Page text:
Did you know that feline mammary cancer is one of the most common cancers in cats over the age of 10? Mammary tumours are common in domestic cats, and most of them are malignant, meaning they can grow and spread to other organs like the lungs, liver or kidneys.
Unfortunately, most of these will be fatal without treatment, so keeping a close eye on your cat is essential! The sooner treatment starts, the better the chances of him or her being treated without more significant consequences.
Learn more about this common type of cancer below and help your pets live long happy lives!
What is breast cancer?
Breast cancer is a malignant form of a mammary tumour, and it arises from an out-of-control proliferation of the cells of normal tissues of the mammary gland. As these cells multiply and change, the body cannot stop this process, which means they will invade the space around them and do the same in distant organs like the lymph nodes, lungs, liver or kidneys.
In cats, most of these cancers affect females, and as we mentioned, the vast majority of these tumours are serious problems that can be deadly if not caught in time.
One of the first signs is usually a small, non-painful lump near the mammary glands on the skin of your cat's abdomen, and it may progress to:
- Less energy;
- Less appetite;
- Losing weight without any other reason;
- The lump getting bigger and spreading;
- Other nodes appearing nearby on the mammary glands;
- Painful skin ulcers if the mass (or masses) is/are big enough.
Male cats can also have breast cancer, so if you spot a lump on your cat (regardless of gender), have a chat with your vet without delay!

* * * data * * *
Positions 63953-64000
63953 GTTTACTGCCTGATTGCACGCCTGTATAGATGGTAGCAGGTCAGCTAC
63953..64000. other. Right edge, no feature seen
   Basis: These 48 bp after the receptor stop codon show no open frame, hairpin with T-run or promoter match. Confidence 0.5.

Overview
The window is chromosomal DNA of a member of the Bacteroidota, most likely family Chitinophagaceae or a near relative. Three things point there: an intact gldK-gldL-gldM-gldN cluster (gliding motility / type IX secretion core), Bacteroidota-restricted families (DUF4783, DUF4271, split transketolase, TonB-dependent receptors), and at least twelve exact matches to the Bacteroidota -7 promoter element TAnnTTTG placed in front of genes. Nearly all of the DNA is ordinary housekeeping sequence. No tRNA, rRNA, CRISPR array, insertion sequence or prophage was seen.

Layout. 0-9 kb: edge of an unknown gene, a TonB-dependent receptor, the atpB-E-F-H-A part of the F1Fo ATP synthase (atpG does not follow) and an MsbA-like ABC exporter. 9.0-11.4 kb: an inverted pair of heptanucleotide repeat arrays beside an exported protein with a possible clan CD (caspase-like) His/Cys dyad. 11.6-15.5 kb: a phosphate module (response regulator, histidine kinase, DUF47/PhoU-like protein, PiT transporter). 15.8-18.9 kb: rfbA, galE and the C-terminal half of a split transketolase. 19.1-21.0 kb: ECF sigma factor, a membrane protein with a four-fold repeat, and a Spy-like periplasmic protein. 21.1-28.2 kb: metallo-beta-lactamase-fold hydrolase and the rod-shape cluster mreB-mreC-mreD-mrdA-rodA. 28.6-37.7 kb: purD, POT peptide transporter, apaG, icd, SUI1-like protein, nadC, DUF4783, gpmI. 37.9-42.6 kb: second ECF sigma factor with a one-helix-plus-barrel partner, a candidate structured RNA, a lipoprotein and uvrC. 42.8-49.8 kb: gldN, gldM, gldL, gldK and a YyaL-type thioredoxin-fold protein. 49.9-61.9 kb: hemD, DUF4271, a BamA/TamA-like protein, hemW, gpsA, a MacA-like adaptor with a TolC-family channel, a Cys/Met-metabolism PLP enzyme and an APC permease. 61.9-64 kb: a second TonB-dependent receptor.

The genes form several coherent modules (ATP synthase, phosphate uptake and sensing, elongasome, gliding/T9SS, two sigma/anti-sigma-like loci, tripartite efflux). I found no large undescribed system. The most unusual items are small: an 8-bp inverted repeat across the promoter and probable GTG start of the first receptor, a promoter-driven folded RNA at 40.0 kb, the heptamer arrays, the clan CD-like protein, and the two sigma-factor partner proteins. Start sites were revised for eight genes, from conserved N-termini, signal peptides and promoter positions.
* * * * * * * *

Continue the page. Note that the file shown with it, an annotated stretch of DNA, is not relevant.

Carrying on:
Can my cat's mammary tumour be treated?
When your vet finds something that is concerning, he or she will collect the needed samples and ask for other exams such as blood exams, X-rays, a CT scan or abdominal ultrasound in order to diagnose the type of cancer and its stage of development.
As soon as cancer is confirmed, your vet is likely to suggest surgery to remove the tumour and, depending on the severity of the problem and the likelihood the cancer has spread to other places, chemotherapy.
How this disease will progress depends on how early it is detected and it carries the best prognosis if the lump is less than 2cm and has not invaded any other places like the lymph nodes or blood vessels.
If caught in time, your cat will most likely have a good chance of survival with treatment!
How can I help prevent this disease?
While we still don't know exactly what causes mammary tumours in cats, we do know that unneutered females are more likely to have these types of cancer due to the hormonal environment in their bodies.
To help reduce the chances of breast cancer, vets recommend that you neuter your cat before her first heat cycle in order to remove the chances of hormones causing the development of tumours.
In addition to this, keep an eye on your cat's mammary glands and feel the area regularly. If you spot anything that feels unusual, like a lump or a skin ulcer, don't delay - talk to your vet as soon as possible!
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